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White noise speech illusion and psychosis expression: An experimental investigation of psychosis liability

  • Lotta-Katrin Pries,

    Roles Conceptualization, Formal analysis, Investigation, Methodology, Writing – original draft, Writing – review & editing

    Affiliation Department of Psychiatry and Psychology, Maastricht University Medical Centre, Maastricht, The Netherlands

  • Sinan Guloksuz,

    Roles Conceptualization, Formal analysis, Investigation, Methodology, Supervision, Writing – review & editing

    Affiliations Department of Psychiatry and Psychology, Maastricht University Medical Centre, Maastricht, The Netherlands, Department of Psychiatry, Yale School of Medicine, New Haven, Connecticut, United States of America

  • Claudia Menne-Lothmann,

    Roles Data curation, Investigation, Resources, Software, Writing – review & editing

    Affiliation Department of Psychiatry and Psychology, Maastricht University Medical Centre, Maastricht, The Netherlands

  • Jeroen Decoster,

    Roles Data curation, Investigation, Resources, Software, Writing – review & editing

    Affiliations Department of Psychiatry and Psychology, Maastricht University Medical Centre, Maastricht, The Netherlands, University Psychiatric Centre KU Leuven, Leuven, Belgium

  • Ruud van Winkel,

    Roles Funding acquisition, Investigation, Writing – review & editing

    Affiliations Department of Psychiatry and Psychology, Maastricht University Medical Centre, Maastricht, The Netherlands, University Psychiatric Centre KU Leuven, Leuven, Belgium

  • Dina Collip,

    Roles Investigation, Writing – review & editing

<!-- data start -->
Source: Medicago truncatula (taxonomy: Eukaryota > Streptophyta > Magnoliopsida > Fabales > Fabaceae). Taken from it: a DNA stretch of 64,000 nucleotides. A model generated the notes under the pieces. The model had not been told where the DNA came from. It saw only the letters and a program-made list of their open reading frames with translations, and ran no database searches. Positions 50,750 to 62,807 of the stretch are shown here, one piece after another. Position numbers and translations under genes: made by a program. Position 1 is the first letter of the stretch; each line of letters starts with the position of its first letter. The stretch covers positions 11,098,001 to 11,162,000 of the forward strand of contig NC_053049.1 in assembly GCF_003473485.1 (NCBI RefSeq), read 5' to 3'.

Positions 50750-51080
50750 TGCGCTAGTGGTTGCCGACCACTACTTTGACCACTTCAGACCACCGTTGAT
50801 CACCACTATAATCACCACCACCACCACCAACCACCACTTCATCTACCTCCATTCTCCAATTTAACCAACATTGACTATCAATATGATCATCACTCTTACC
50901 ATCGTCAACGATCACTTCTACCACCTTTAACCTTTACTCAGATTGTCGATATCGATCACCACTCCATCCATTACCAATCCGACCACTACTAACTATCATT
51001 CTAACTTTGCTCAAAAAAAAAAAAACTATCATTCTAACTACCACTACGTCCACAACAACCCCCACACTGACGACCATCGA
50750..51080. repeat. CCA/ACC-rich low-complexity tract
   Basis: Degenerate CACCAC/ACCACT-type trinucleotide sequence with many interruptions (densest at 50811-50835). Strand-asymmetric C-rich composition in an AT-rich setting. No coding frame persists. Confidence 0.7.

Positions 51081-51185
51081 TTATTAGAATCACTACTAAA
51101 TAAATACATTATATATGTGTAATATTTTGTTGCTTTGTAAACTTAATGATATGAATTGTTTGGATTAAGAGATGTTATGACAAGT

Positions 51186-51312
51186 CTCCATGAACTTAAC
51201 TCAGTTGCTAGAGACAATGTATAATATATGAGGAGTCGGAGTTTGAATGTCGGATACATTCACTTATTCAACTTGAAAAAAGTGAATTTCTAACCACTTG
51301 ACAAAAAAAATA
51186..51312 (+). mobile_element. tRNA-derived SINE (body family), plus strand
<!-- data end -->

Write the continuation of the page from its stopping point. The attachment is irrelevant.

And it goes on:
Affiliation Department of Psychiatry and Psychology, Maastricht University Medical Centre, Maastricht, The Netherlands

  • Philippe Delespaul,

    Roles Investigation, Writing – review & editing

    Affiliation Department of Psychiatry and Psychology, Maastricht University Medical Centre, Maastricht, The Netherlands

  • Marc De Hert,

    Roles Funding acquisition, Investigation, Project administration, Writing – review & editing

    Affiliation University Psychiatric Centre KU Leuven, Leuven, Belgium

  • Catherine Derom,

    Roles Funding acquisition, Investigation, Resources, Writing – review & editing

    Affiliations Centre of Human Genetics, University Hospitals Leuven, KU Leuven, Leuven, Belgium, Department of Obstetrics and Gynecology, Ghent University Hospitals, Ghent University, Ghent, Belgium

  • Evert Thiery,

    Roles Investigation, Resources, Writing – review & editing

    Affiliation Department of Neurology, Ghent University Hospital, Ghent University, Ghent, Belgium

  • Nele Jacobs,

    Roles Investigation, Writing – review & editing

    Affiliations Department of Psychiatry and Psychology, Maastricht University Medical Centre, Maastricht, The Netherlands, Faculty of Psychology and Educational Sciences, Open University of the Netherlands, Heerlen, The Netherlands

  • Marieke Wichers,

    Roles Investigation, Writing – review & editing

    Affiliations Department of Psychiatry and Psychology, Maastricht University Medical Centre, Maastricht, The Netherlands, University of Groningen, University Medical Center Groningen, Department of Psychiatry, Interdisciplinary Center Psychopathology and Emotion regulation (ICPE), Groningen, The Netherlands

  • Claudia J. P. Simons,

    Roles Data curation, Investigation, Writing – review & editing

    Affiliations Department of Psychiatry and Psychology, Maastricht University Medical Centre, Maastricht, The Netherlands, GGzE, Institute for Mental Health Care Eindhoven and De Kempen, Eindhoven, The Netherlands

  • Bart P. F. Rutten,

    Roles Conceptualization, Funding acquisition, Investigation, Methodology, Supervision, Writing – review & editing

    Affiliation Department of Psychiatry and Psychology, Maastricht University Medical Centre, Maastricht, The Netherlands

  • Jim van Os

    Roles Conceptualization, Funding acquisition, Investigation, Methodology, Project administration, Supervision, Writing – review & editing

    j.vanos@maastrichtuniversity.nl